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The Flavour Consequences Of Good Intentions

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Presentation to the 2009 Institute of Brewing and Distilling Africa Section Convention, South Africa

Presentation to the 2009 Institute of Brewing and Distilling Africa Section Convention, South Africa

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  • 1. The flavour consequences of good intentions - common beer flavour problems arising from sustainability initiatives and how to avoid them
    Bill Simpson
    Cara Technology, UK
    Institute of Brewing & Distilling, Africa Section
    12th Conference and Exhibition
    1 – 6 March 2009
  • 2.
    • Sustainability initiatives in the brewing industry
    • 3. Beer flavour and its control
    • 4. Sustainability and flavour
    • 5. Brand identity
    • 6. Risk of off-flavours
    • 7. Risk of taints
    • 8. Conclusions
  • “Leave the environment where we operate as good as, or better than, we found it”
    Reduce
    Reuse
    Recycle
    “One person’s effluent is someone else’s ticket to riches”
    Minimize energy use
    Minimize waste
    “The future of brewing should be associated with zero waste, environmentally sustainable and clean technologies”
    Buy locally
    Use natural ingredients
    Make productive use of waste
    Minimize carbon emissions
  • 9. “It is a science so obscure and imperfect that custom and preference, confirmed by ignorance, are its sole foundations, with sacrosanct dogmas no better than maxims blindly adopted without any examination of the principles on which they were founded.”
    Marshal Saxe
    (1696 – 1750)
    Reveries on the Art of War
  • 10. Beer life cycle
    New Belgium Brewing Company
    Carbon Footprint of Fat Tire® Ale
    3,188.8 g CO2 per six pack of beer
  • 11. Contributions of different parts of the beer supply chain to carbon emissions
  • 12. Beer flavour and its control
  • 13. Target brand profile for a pale lager beer
  • 14. Beer flavours which can be impacted by sustainability activities
    Diacetyl
    Smoky
    Caprylic
    Earthy
    ‘Yeast bite’
    Acetaldehyde
    Isovaleric
    ‘Trubby’
    Worty
    Bromophenol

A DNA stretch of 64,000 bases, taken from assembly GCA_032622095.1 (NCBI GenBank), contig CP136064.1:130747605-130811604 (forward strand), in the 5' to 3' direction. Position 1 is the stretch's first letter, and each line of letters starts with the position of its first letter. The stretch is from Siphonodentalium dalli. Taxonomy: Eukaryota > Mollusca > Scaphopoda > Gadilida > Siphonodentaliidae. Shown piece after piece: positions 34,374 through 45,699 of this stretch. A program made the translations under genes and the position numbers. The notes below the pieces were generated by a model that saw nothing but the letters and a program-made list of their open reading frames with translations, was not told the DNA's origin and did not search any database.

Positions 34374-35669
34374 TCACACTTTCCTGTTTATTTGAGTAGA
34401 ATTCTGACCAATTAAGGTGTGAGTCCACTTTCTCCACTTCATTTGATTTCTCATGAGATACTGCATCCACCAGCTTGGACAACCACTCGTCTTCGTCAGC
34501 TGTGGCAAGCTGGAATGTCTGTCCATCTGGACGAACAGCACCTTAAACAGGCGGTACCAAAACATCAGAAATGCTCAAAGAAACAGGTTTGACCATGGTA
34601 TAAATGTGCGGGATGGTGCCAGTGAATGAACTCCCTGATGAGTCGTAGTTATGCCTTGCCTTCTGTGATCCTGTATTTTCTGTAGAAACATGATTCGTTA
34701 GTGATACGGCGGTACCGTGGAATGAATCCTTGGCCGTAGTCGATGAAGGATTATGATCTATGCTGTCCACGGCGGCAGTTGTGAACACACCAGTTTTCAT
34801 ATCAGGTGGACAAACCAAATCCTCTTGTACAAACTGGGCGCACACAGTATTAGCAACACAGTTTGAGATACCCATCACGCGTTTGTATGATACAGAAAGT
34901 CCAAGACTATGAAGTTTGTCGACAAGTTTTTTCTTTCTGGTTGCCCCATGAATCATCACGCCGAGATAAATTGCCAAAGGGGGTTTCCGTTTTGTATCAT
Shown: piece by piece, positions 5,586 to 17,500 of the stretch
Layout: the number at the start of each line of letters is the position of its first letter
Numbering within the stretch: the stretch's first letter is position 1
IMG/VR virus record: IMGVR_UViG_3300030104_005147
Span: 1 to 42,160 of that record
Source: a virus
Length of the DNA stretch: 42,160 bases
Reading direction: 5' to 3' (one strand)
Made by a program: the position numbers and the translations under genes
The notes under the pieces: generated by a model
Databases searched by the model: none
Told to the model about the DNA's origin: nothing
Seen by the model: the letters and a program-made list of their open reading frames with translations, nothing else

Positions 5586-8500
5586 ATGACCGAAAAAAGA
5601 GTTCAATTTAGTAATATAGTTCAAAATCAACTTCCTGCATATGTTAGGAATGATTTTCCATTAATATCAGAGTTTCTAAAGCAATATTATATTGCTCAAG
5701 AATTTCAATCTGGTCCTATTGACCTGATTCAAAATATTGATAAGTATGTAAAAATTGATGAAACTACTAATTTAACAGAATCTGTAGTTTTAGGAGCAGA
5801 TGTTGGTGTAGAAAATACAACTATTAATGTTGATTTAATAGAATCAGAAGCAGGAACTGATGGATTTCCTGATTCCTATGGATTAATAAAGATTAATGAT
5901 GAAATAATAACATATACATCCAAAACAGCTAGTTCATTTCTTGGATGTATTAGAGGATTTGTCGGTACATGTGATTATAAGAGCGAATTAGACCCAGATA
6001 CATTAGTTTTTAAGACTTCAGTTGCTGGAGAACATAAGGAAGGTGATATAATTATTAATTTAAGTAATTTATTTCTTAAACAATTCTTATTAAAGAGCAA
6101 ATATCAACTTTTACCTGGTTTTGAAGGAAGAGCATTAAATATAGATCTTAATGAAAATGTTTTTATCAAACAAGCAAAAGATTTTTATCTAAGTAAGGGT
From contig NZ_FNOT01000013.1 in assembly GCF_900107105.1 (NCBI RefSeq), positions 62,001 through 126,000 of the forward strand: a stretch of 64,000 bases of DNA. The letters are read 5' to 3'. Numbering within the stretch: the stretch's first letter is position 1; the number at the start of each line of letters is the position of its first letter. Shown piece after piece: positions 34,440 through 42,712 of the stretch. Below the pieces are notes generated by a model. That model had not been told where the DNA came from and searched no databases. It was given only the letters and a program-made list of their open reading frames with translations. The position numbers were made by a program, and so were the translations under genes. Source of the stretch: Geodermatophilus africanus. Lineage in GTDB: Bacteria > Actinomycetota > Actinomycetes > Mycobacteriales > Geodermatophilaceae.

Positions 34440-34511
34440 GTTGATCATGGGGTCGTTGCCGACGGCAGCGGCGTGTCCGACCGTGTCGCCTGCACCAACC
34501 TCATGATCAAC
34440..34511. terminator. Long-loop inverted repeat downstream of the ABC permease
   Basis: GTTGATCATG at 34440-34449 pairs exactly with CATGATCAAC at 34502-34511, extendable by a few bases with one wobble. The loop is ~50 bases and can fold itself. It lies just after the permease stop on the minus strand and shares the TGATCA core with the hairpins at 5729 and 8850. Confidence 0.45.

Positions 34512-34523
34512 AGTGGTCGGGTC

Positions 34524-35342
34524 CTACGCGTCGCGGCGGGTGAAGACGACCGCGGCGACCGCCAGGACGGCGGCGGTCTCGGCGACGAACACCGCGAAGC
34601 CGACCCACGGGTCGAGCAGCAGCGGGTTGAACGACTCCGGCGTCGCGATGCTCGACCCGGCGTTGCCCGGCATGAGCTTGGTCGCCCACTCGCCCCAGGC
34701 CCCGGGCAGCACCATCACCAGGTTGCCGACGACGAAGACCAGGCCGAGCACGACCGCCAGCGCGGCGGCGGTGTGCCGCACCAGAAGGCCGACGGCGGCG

Leathery
    Sweet
    Grapefruit
    Astringent
    Burnt rubber
    Butyric
    Ethyl hexanoate
    Woody
    Mouldy
    Acetic
    ‘Cooked’
    H2S
    Floral
    Ethyl acetate
    Ethyl butyrate
    Methional
    Isoamyl acetate
    Phenolic (4-VG)
    Grainy
    Rotten vegetable
    Caramel
    Bitter
    Metallic
    Citrus
    Malty
    Solvent alcoholic
    Mercaptan
    Musty
    Indole
    Honey
    Chlorophenol
    DMS
  • 15. How do we marry sustainability and flavour quality?
  • 16. Risks to brand identity
  • 17. Raw materials and brand flavour identity
    • Is it really important to produce our beers with local raw materials?
    • 18. What about the provenance of hops?
    • 19. What strategies can we use to cope with shortages? – How can we get the best out of a limited supply?
  • Reduction in use of energy in the brewhouseand brand flavour identity
    • Big reductions in energy used in wort boiling have been achieved through improved technologies
    • 20. Evaporation rates have been reduced substantially
    • 21. Flavour matching of the wort stream is not usually a key commissioning objective during upgrades – it should be
  • Risks of off-flavours
  • 22. Local raw materials and their relationship to off-flavours
    • Water and water treatment
    • 23. Malts and adjuncts
    • 24. Rice
  • Minimization of water use and its relationship to off-flavours
    • United Nations Environmental Programme (UNEP) says a typical water use figure for an efficient brewery is 5 hl / hl
    • 25. Foster’s Yatala brewery currently uses <2.3 hl / hl
    • 26. Risks
    • 27. Inefficient removal and killing of bugs
    • 28. Product residues with flavour carry-over
  • Minimization of extract loss and its relationship to off-flavours
    • Low last runnings gravities
    • 29. Trub recovery
    • 30. Fermentation extract loss and the risk of autolysis
    • 31. Recovery of ethanol from spent yeast
  • Reduction in energy use and its relationship to off-flavours
    • Need for early chill-back
    • 32. Trade-off associated with use of off-peak energy
    • 33. Cold maturation – really a necessary ‘evil’?
    • 34. Pasteurization
    • 35. Tunnel
    • 36. Flash
  • Risks of taints
  • 37. Recycling of packaging materials and its relationship to taints
    • Risks associated with wood preservatives
    • 38. The haloanisole issue
    • 39. Avoidance of problems associated with recycled paper and fibreboard
  • Conclusions
    • Sustainability measures taken in all areas of the beer supply chain run the risk of impacting on beer flavour
    • 40. Forewarned is forearmed

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